EVERGLADES, Fla. (WSVN) — Two hunters searching for pythons in the Everglades came across a 15-foot snake.

The massive snake put up a fight, but the two snake trappers were able to get their hands on that 15-foot python, Saturday.

“The first day of the challenge, we caught the biggest snake,” said hunter Nicholas Banos.

Banos and his trapping partner, Leonardo Sanchez, were driving in the car as they kept their eyes on the lookout for snakes during the Everglades’ Python Challenge.

That’s when they spotted the Burmese python. “I saw a little gloss, and I saw a big square brown patch, and automatically, I knew what it was,” Sanchez said.

Banos described the beginning of the madness. “He goes, ‘Python, python!’ Second, I get out of the car, it’s this big python stretched there where the trees meet the water,” Banos said, “and when we jumped at it, he goes and grabs it by the tail. The second he grabs it by the tail, the snake starts to bee-line into the trees, so he tells me, ‘Go for the head, go for the head!’ I’m trying to get into the trees because it’s all over the place.”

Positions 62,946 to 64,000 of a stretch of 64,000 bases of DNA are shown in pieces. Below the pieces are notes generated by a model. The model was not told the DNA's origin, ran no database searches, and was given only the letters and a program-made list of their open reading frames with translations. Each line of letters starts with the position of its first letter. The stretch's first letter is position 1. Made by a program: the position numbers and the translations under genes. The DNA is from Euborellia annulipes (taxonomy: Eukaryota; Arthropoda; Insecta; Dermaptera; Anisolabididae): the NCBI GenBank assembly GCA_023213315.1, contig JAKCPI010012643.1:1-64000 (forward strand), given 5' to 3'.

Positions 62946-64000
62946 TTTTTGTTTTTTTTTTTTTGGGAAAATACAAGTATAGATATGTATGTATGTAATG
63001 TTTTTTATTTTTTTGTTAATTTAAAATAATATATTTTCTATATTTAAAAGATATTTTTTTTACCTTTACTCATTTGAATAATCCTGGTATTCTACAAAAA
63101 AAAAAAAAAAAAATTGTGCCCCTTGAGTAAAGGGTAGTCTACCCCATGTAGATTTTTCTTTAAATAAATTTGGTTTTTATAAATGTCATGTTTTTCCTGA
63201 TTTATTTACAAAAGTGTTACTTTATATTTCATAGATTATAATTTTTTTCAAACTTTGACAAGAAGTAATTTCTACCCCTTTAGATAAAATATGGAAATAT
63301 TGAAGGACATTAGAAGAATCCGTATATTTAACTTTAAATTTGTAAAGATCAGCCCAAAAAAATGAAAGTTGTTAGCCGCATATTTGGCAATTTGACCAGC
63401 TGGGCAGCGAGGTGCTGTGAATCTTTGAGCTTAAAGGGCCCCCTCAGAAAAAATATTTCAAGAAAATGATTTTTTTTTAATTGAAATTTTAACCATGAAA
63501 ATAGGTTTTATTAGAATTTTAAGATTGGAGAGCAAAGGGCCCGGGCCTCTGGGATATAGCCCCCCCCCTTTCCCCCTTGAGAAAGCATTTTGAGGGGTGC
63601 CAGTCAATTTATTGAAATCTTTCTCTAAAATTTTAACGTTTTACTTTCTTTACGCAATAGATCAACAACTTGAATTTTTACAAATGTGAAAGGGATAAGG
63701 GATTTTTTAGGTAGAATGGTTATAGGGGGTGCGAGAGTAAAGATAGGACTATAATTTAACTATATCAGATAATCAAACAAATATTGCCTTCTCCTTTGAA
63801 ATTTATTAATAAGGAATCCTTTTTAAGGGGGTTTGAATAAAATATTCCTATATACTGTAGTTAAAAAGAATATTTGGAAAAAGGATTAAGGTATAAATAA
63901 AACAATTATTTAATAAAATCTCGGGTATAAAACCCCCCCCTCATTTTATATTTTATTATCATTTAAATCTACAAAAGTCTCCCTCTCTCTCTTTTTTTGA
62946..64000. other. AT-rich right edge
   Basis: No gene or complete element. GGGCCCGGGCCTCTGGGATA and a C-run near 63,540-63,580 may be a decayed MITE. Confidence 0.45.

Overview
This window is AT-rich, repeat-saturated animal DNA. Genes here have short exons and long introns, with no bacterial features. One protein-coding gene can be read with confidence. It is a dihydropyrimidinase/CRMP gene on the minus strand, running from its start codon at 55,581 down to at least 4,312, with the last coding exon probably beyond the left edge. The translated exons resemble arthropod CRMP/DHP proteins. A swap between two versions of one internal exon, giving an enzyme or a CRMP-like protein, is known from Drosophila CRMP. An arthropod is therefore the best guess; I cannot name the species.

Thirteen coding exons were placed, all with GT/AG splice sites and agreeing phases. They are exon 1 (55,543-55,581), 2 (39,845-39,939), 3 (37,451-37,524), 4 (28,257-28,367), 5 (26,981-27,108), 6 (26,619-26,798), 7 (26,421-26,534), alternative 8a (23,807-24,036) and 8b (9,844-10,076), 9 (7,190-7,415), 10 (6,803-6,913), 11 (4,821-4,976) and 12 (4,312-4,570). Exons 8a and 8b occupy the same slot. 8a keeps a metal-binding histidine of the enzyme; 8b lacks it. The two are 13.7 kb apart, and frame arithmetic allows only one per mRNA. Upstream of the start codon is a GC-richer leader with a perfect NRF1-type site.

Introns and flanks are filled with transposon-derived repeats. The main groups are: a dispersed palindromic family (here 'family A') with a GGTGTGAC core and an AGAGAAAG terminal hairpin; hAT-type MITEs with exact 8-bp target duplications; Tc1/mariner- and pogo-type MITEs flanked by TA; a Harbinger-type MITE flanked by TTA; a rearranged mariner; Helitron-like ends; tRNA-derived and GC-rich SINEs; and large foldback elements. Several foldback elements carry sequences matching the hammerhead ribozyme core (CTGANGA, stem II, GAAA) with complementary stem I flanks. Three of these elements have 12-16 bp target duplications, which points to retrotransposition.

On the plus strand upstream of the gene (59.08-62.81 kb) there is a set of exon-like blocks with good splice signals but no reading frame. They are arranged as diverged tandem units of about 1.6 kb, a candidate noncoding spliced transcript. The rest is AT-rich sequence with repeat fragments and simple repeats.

As the snake tried to get away, these hunters knew they weren’t going to back down even if it meant getting bit. “I tried pulling it, so it wouldn’t go into the water, and the snake just straight bee lined towards my face,” Banos said. “And that’s when he jumped in, and he jumped from behind, and he grabbed it by the head. He even got nipped a couple times.”

Minutes later, they were finally able to get their grasp and get it in a massive bag.

The efforts are all part of the python challenge, which is geared toward protecting the Everglades from invasive species.

Twenty-five people were selected and commissioned by the South Florida Water Management District to kill the Burmese pythons over a 60-day period.

“Native animals, deer, raccoons. Whatever it is. Birds. They’re disappearing. They’re disappearing, and it’s because of the python,” Sanchez said.

The goal of the challenge is to get rid of as many pythons as they can.

Last week, 7News spoke with hunter Donna Kalil who is also taking part in the challenge.

“They’re decimating the environment, so I figured, ‘Hey, if I can get a couple, it’d be a great adventure, and I’d be able to help the environment,'” she said.

For Sanchez and Banos, the hunt isn’t all about what’s satisfying. “We don’t hunt for sport. We’re not hunting to kill. We hunt to remove. Catch and remove,” Banos said, “but having to kill it was a little rough. For us, we’ve never really had to do that before, so it was satisfying, but it was also a little bit of heartbreak.”

The python ended up weighing in at 144 pounds.

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